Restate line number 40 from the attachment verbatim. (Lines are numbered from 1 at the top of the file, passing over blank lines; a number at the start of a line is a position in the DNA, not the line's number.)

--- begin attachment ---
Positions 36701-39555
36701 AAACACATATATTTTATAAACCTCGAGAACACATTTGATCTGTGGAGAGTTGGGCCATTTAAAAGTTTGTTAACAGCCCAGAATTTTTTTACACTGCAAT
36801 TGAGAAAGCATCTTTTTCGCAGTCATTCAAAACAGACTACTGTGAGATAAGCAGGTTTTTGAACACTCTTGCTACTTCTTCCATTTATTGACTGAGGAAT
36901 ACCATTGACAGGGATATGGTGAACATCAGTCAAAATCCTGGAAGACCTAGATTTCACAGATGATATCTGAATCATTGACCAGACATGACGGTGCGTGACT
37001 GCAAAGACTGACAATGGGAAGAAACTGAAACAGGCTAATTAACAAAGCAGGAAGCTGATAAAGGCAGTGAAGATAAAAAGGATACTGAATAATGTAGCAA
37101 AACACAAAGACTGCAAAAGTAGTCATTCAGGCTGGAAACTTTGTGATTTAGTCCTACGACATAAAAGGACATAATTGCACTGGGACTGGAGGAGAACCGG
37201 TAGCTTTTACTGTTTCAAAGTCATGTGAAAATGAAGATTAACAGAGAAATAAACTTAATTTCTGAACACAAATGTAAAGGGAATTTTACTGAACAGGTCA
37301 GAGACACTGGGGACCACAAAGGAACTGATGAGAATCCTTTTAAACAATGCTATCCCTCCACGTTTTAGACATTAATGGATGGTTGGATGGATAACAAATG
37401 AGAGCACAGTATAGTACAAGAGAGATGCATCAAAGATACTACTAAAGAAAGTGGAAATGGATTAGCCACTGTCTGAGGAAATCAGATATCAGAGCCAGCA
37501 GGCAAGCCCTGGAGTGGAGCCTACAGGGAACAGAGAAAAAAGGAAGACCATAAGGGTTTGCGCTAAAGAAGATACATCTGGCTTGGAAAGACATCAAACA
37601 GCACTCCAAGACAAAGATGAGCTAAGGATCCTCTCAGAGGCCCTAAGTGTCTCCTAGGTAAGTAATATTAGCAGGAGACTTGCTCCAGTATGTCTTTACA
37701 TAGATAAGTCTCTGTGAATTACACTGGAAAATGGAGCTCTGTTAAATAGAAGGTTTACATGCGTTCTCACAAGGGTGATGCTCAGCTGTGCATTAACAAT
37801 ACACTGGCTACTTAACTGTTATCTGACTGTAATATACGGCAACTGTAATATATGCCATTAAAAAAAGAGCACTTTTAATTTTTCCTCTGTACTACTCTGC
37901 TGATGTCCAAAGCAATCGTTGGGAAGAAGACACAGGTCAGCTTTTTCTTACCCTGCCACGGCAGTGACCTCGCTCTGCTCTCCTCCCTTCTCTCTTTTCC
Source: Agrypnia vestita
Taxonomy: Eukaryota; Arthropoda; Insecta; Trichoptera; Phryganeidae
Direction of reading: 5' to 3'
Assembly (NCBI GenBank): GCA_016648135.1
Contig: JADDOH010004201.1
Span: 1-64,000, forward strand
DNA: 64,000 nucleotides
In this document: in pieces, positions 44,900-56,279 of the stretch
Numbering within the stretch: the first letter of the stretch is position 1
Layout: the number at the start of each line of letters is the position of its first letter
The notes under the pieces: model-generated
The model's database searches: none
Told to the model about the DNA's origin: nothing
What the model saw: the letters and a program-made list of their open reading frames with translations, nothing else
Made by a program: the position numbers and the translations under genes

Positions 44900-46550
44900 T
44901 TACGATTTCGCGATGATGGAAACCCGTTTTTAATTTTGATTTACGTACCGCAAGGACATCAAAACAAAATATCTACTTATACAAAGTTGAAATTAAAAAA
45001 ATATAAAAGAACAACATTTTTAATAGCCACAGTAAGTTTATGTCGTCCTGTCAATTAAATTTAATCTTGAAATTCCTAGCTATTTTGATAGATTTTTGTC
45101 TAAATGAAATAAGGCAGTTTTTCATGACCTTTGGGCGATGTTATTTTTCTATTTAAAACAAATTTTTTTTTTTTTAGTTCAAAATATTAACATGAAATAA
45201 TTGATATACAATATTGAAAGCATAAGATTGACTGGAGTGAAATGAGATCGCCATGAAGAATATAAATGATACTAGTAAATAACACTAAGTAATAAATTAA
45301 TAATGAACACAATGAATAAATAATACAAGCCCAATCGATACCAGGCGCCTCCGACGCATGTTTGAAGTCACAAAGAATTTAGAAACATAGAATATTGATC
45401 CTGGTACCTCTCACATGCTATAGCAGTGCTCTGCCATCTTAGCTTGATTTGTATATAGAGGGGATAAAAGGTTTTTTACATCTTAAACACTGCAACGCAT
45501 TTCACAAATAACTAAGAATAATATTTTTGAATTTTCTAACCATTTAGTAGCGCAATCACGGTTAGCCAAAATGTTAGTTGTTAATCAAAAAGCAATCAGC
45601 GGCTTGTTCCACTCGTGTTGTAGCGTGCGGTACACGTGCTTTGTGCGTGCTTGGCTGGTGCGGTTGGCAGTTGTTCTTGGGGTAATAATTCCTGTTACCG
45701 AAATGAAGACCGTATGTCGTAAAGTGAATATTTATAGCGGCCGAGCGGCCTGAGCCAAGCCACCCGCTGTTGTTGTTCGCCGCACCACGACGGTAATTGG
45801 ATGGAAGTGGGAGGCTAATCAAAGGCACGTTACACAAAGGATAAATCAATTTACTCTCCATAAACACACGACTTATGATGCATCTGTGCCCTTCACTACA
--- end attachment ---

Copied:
45701 AAATGAAGACCGTATGTCGTAAAGTGAATATTTATAGCGGCCGAGCGGCCTGAGCCAAGCCACCCGCTGTTGTTGTTCGCCGCACCACGACGGTAATTGG